Scientist-developed malware prototype covertly jumps air gaps using inaudible sound

Topology of a covert mesh network that connects air-gapped computers to the Internet.

Computer scientists have proposed a malware prototype that uses inaudible audio signals to communicate, a capability that allows the malware to covertly transmit keystrokes and other sensitive data even when infected machines have no network connection.

The proof-of-concept software—or malicious trojans that adopt the same high-frequency communication methods—could prove especially adept in penetrating highly sensitive environments that routinely place an "air gap" between computers and the outside world. Using nothing more than the built-in microphones and speakers of standard computers, the researchers were able to transmit passwords and other small amounts of data from distances of almost 65 feet. The software can transfer data at much greater distances by employing an acoustical mesh network made up of attacker-controlled devices that repeat the audio signals.

The researchers, from Germany's Fraunhofer Institute for Communication, Information Processing, and Ergonomics, recently disclosed their findings in a paper published in the Journal of Communications. It came a few weeks after a security researcher said his computers were infected with a mysterious piece of malware that used high-frequency transmissions to jump air gaps. The new research neither confirms nor disproves Dragos Ruiu's claims of the so-called badBIOS infections, but it does show that high-frequency networking is easily within the grasp of today's malware.

Read 8 remaining paragraphs | Comments

Look Before You Get Phished This Christmas

The Christmas season is a time to loosen up a few strings.  The ‘how’ is obvious, and the ‘where’ is situated in your pocket.

Now that’s no joke. You draw your plans and fix your expenditure. After all, you know the frontiers of your funds. But, the one who values it the most after you is the one who pries on you! It’s amazing to see how easily they do it. All it takes is a little bit of greed, a little bit of fear and a little bit of urgency and you lose your resolutions.  It’s only moments after you have allowed yourself to be cheated that you feel the remorse. After all, you have struggled for months to build your bank account balance to spend for Christmas only to have it burgled in an instance. If this detour does not bring you goosebumps, a little analysis on one such phishing sample should do the needful.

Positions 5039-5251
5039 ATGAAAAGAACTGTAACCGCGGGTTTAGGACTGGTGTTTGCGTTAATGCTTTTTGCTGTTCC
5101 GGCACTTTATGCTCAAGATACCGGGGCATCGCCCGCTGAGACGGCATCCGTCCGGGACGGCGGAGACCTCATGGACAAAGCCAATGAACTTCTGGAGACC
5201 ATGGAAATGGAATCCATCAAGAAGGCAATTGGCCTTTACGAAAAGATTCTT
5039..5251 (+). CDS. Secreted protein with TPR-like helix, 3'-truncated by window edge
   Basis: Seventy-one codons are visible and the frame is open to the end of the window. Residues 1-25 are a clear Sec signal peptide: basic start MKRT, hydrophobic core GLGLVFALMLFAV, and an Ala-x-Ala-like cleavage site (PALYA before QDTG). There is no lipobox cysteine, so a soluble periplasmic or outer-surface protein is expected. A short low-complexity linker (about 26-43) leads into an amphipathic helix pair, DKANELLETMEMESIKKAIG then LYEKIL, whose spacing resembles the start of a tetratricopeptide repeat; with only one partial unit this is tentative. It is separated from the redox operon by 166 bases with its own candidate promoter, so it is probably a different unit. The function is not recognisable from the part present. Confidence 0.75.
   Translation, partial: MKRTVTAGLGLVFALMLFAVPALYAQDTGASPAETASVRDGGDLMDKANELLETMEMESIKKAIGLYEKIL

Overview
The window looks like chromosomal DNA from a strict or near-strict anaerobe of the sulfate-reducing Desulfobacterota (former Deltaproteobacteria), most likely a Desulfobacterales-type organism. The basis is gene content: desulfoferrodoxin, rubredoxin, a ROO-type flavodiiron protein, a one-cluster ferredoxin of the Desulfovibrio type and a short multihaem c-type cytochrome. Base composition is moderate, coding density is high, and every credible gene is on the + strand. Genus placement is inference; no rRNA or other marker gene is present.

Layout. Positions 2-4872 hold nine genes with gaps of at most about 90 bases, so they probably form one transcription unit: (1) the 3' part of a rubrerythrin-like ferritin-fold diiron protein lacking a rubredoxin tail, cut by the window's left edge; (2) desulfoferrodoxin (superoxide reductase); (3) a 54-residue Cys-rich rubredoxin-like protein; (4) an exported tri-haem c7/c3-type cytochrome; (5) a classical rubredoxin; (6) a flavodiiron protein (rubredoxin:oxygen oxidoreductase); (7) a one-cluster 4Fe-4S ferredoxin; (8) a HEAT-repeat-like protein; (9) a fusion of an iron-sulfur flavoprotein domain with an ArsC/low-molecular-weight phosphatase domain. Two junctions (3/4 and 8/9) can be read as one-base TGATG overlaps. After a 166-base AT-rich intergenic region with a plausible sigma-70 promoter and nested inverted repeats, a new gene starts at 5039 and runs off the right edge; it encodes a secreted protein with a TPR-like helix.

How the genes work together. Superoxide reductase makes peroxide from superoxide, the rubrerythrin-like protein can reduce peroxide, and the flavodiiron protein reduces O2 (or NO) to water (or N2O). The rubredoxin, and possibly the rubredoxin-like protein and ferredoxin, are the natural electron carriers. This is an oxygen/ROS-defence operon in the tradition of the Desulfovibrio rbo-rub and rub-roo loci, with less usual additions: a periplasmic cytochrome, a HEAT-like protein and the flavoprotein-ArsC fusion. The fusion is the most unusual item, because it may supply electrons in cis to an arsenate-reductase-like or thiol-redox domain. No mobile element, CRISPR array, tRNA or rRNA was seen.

The header of the phishing email reads:

Subject: [Brand name] is giving you a chance to shop for free!
From: "[Brand name] Card" [name]@[domain].com

figure1_1.png
Figure 1. A spam email about a Christmas Phishing attack

The mail seems to come from a reputed financial institution, allegedly doling out ‘free shopping vouchers’ for Christmas. The mail also adds a hyperlink, stating ‘Kindly Click here now’ for users to qualify for a shopping voucher, and informing them the offer is valid till 31st December, 2013.

The most interesting part is that the voucher will be sent to users after they validate the voucher. It means, users must click first to be eligible! Now, that would not require second thoughts but be wary before you do it. There are many fraudulent tricks doing the rounds this Christmas.

Be aware when dealing with every financial transaction, check for discrepancies, and be absolutely certain before you click any link mailed to you. Verify that the hyperlink embedded in the email truly belongs to the financial institution to make sure you are not being taken for a ride. Don’t forget to regularly change your password and keep them secret, strong and unpredictable.

Such offers seem enticing but can wield a scattering blow to your tote and no amount of lamenting thereafter will bring back your possession. While we make every effort to protect you from online illegal activities and phishing attacks, we encourage you to follow best security practices to avoid fraudulent misdemeanors.

Symantec wishes you a safe and merry Christmas.